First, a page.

Successful first flight trial completion of jet-powered UAV
13 December 2017
BAE Systems and Manchester University’s MAGMA aircraft uses a unique blown-air system to manoeuvre the aircraft, paving the way for stealthier designs.
This new design removes the need for complex, mechanical moving parts used to move flaps that control the aircraft during flight. This not only gives greater control but reduces weight and maintenance costs, allowing for lighter, stealthier, faster and more efficient aircrafts of the future.
The two technologies to be trialled first using the jet-powered MAGMA, are:
• Wing Circulation Control, which takes air from the aircraft engine and blows it supersonically through the trailing edge of the wing to provide control for the aircraft
• Fluidic Thrust Vectoring, which uses blown air to deflect the exhaust, allowing for the direction of the aircraft to be changed.
Clyde Warsop, Engineering Fellow here at BAE Systems, said: “The technologies we are developing with The University of Manchester will make it possible to design cheaper, higher performance, next generation aircraft. Our investment in research and development drives continued technological improvements in our advanced military aircraft, helping to ensure UK aerospace remains at the forefront of the industry and that we retain the right skills to design and build the aircraft of the future.”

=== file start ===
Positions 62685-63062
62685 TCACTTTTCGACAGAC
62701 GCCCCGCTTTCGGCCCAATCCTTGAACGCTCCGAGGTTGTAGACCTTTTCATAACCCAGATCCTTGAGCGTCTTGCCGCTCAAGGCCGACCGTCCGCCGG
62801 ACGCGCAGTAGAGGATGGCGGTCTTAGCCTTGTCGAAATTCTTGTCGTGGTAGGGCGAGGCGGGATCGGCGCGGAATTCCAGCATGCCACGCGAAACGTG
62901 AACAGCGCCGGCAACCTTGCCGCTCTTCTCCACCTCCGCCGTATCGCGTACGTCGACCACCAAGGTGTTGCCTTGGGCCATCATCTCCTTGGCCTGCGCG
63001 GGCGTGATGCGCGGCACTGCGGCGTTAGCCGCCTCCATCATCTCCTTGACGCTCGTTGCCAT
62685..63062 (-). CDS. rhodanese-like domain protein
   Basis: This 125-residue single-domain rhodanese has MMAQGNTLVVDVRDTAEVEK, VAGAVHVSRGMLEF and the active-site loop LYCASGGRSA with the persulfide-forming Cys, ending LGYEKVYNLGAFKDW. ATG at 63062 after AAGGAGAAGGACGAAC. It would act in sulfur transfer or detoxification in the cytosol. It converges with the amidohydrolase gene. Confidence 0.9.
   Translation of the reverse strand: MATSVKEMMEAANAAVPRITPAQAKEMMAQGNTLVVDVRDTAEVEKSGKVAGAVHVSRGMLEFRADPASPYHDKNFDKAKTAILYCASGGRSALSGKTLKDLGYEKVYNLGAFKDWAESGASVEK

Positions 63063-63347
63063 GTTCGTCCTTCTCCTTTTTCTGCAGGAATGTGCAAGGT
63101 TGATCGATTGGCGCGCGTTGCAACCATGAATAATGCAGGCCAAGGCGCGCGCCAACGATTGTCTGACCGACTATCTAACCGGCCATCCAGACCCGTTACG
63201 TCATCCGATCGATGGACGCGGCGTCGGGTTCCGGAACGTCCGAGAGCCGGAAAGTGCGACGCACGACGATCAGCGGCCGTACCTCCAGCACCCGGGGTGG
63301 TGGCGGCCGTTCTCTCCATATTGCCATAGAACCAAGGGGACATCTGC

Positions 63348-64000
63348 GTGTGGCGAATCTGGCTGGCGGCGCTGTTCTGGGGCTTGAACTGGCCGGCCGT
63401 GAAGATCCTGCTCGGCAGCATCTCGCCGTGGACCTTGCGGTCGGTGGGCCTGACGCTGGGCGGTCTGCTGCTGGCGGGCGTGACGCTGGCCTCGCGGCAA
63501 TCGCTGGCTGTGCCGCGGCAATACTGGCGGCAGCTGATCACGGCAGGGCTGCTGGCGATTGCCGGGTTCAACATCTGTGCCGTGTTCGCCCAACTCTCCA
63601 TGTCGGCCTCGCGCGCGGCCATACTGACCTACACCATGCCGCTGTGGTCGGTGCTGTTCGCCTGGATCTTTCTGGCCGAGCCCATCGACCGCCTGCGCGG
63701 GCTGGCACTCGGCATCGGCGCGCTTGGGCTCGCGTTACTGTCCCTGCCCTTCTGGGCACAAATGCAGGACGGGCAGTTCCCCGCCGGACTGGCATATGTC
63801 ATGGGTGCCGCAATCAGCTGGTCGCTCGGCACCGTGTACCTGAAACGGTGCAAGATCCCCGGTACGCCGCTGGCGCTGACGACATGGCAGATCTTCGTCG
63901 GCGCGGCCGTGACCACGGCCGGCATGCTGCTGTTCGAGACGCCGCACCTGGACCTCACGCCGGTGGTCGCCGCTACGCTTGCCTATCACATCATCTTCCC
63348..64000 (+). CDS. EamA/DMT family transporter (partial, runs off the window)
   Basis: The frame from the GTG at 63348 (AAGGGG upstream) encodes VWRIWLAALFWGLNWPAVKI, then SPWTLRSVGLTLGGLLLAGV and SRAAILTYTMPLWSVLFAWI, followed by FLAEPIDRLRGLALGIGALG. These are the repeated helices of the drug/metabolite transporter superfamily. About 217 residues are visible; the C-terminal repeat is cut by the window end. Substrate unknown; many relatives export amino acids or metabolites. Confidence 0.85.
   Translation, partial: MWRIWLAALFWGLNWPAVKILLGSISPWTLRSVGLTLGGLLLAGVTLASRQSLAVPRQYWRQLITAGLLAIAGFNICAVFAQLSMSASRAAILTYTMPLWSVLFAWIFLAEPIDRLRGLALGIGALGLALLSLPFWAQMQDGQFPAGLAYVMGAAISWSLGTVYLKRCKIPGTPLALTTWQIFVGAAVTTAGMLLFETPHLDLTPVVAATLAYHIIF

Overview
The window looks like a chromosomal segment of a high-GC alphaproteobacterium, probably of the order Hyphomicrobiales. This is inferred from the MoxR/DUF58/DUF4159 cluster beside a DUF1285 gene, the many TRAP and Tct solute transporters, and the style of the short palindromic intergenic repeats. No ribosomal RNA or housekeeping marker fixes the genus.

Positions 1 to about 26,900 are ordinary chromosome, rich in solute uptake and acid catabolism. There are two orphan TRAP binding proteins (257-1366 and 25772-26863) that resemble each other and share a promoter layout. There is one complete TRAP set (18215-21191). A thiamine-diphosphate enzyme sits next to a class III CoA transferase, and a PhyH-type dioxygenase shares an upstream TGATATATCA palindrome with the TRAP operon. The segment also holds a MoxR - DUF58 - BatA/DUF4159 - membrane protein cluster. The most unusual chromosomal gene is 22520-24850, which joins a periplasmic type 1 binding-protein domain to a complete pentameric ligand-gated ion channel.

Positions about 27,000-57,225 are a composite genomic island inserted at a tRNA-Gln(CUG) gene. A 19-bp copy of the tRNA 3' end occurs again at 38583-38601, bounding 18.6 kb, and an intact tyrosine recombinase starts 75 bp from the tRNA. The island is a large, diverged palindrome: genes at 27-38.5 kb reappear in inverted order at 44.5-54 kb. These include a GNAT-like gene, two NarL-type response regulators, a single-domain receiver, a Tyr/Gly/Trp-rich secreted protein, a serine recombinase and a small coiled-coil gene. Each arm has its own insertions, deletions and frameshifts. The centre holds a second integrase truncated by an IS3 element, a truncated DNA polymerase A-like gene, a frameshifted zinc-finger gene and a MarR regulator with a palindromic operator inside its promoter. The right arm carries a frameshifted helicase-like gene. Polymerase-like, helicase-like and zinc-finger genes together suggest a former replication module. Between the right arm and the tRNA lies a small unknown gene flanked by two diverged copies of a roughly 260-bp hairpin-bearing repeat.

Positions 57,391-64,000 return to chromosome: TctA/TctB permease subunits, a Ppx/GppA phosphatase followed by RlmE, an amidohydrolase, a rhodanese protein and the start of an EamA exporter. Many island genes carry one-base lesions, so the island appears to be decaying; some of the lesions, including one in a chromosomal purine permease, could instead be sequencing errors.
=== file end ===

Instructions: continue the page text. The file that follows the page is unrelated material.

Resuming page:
Bill Crowther, a senior academic and leader of the MAGMA project at The University of Manchester, adds: “These trials are an important step forward in our efforts to explore adaptable airframes. What we are seeking to do through this programme is truly ground-breaking.”
Further flight trials are planned for the next few months, with the aim of flying the aircraft without any moving control surfaces or fins. If successful, the tests will demonstrate the first ever use of such circulation control in flight on a gas turbine aircraft from a single engine.
Additional technologies to improve the performance of the UAV are being explored in collaboration with the University of Arizona and NATO Science and Technology Organisation.
Source: BAE Systems